Gabelli Settles FCC Auction Charges

By Brooke A. Masters
Washington Post Staff Writer
Friday, July 14, 2006

NEW YORK, July 13 -- Money manager Mario Gabelli and companies affiliated with him agreed yesterday to pay $130 million to settle allegations that he used sham companies to buy cellphone licenses under a federal program for small and minority-owned businesses.

The federal government alleged that 38 individuals and companies backed by Gabelli's money improperly participated in eight wireless spectrum auctions under special Federal Communications Commission rules reserved for small businesses. The Gabelli-backed entrepreneurs included his relatives, a former aerobics instructor, the caretaker of his vacation home and a retired professional basketball player, the government alleged. Gabelli was not eligible.

"The FCC and all government agencies should be able to trust companies which certify information about eligibility to participate in government programs," Assistant Attorney General Peter D. Keisler said in a statement announcing the deal. "This settlement is an example of the government's determination to ensure that valuable federal resources are protected from fraud and abuse."

The settlement stems from a five-year-old private lawsuit filed under the federal False Claims Act by a whistle-blower, Rufus C. Taylor III, who will receive $32.2 million for his efforts to expose problems with the Gabelli-backed bidders.

At the time of the auctions, in 1995 to 2000, Taylor was a lawyer representing a rival bidder, and he thought the Gabelli-backed companies were improperly taking advantage of special credits and financing designed to help entrepreneurs. Under the rules, small companies were allowed to take loans from larger ones but had to be actively involved in running their companies. "The issue was whether these small businesses were true small businesses or whether Gabelli really had control of them," said Yale University law professor Jonathan Macey.

Under the terms of the settlement, Gabelli and his affiliates did not admit wrongdoing, and they continued to assert that they complied with all the relevant FCC rules and procedures. Gabelli's money management firm, Gamco Investors Inc., which has more than $25 billion under management in the Gabelli Funds and other accounts, was not implicated in the lawsuit.

Lawyers for Gabelli and his affiliates did not return phone calls and e-mails seeking comment.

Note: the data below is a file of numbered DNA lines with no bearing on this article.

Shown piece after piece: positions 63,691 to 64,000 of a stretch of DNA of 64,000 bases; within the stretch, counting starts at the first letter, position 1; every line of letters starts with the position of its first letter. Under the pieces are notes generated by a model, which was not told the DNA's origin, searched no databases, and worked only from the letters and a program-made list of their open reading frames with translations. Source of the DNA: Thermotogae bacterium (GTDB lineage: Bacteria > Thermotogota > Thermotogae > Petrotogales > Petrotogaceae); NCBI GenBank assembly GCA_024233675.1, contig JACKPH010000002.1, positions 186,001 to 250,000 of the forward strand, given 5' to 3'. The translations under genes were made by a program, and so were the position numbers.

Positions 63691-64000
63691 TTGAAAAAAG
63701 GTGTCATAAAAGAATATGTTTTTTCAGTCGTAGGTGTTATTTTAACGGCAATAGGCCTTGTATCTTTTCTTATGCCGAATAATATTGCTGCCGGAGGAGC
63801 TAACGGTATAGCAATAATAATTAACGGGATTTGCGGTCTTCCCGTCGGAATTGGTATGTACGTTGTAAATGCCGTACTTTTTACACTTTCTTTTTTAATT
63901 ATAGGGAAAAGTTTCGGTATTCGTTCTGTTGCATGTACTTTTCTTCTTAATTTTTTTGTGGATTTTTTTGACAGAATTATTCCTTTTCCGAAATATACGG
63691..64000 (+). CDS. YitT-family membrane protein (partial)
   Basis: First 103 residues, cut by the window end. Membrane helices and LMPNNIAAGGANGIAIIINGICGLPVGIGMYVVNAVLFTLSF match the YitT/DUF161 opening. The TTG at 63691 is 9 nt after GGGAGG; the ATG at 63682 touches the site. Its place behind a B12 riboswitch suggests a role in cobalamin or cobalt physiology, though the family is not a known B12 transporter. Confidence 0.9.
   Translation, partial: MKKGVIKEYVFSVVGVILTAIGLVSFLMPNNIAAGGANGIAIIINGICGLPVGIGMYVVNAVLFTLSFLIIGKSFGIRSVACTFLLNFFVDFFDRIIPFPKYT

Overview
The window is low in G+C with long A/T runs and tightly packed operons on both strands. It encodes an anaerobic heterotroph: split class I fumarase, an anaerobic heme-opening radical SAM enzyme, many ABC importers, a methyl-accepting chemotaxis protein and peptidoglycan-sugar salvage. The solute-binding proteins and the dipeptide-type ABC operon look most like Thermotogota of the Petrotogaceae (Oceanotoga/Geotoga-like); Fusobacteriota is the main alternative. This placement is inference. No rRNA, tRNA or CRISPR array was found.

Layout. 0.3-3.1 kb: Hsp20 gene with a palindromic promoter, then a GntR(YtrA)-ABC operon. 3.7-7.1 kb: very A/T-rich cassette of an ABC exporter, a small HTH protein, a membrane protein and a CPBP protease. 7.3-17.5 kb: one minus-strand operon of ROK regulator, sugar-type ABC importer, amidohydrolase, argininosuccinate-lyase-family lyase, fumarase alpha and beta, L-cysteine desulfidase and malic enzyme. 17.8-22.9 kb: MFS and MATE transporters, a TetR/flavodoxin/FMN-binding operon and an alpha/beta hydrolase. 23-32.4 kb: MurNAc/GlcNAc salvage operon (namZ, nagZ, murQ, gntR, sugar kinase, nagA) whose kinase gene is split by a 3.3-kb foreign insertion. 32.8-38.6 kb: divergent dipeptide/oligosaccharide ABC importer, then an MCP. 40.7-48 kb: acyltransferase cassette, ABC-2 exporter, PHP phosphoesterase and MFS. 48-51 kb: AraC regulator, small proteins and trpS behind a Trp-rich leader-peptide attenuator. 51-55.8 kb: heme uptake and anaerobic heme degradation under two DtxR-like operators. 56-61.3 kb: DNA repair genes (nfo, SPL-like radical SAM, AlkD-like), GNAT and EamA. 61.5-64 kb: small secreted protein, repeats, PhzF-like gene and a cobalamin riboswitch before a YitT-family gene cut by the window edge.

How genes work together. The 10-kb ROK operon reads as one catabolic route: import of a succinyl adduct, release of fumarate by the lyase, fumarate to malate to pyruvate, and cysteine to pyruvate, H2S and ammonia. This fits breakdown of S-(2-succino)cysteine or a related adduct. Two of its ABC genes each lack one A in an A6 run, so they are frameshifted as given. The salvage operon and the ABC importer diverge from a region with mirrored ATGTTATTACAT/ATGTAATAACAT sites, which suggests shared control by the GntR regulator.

The wireless spectrum case was unusual because it focused on a government sales program. Most False Claims Act cases involve government purchasing and contractors that fail to deliver what they owe.

Taylor took his concerns and his evidence to John R. Phillips, a Washington lawyer who specialized in the False Claims Act, a statute from the Civil War era that explicitly rewards whistle-blowers who expose government fraud by giving them a share of any money recovered. The Justice Department initially declined to join Taylor and Phillips's lawsuit, but federal officials announced in March that they had changed their mind after reviewing the evidence uncovered by Phillips and the firm of Williams & Connolly LLP.

Lawyers for Gabelli, who had fought the lawsuit zealously before then, quickly changed their tactics and sought a settlement.

Taylor has since left the legal profession and has been studying in England, his lawyers said. "It's a great result for the taxpayer. We're very satisfied," said Paul B. Gaffney, one of Taylor's attorneys.

In April, the FCC tightened the rules for its wireless spectrum auctions to screen out sham companies fronting for big telecommunication firms. Small-business bidders can no longer turn around and immediately resell spectrum they have just acquired. The next auction begins Aug. 9.

"This settlement protects the integrity of the FCC auction program and reminds all those who seek to benefit from the use of public resources that they must turn square corners when dealing with the government," said Michael J. Garcia, U.S. attorney for Southern New York, whose office handled the case. "Mr. Taylor performed a true public service by blowing the whistle here."

Shares of Gabelli's Gamco Investors closed at $34.90, down 33 cents, or 0.9 percent.

© 2006 The Washington Post Company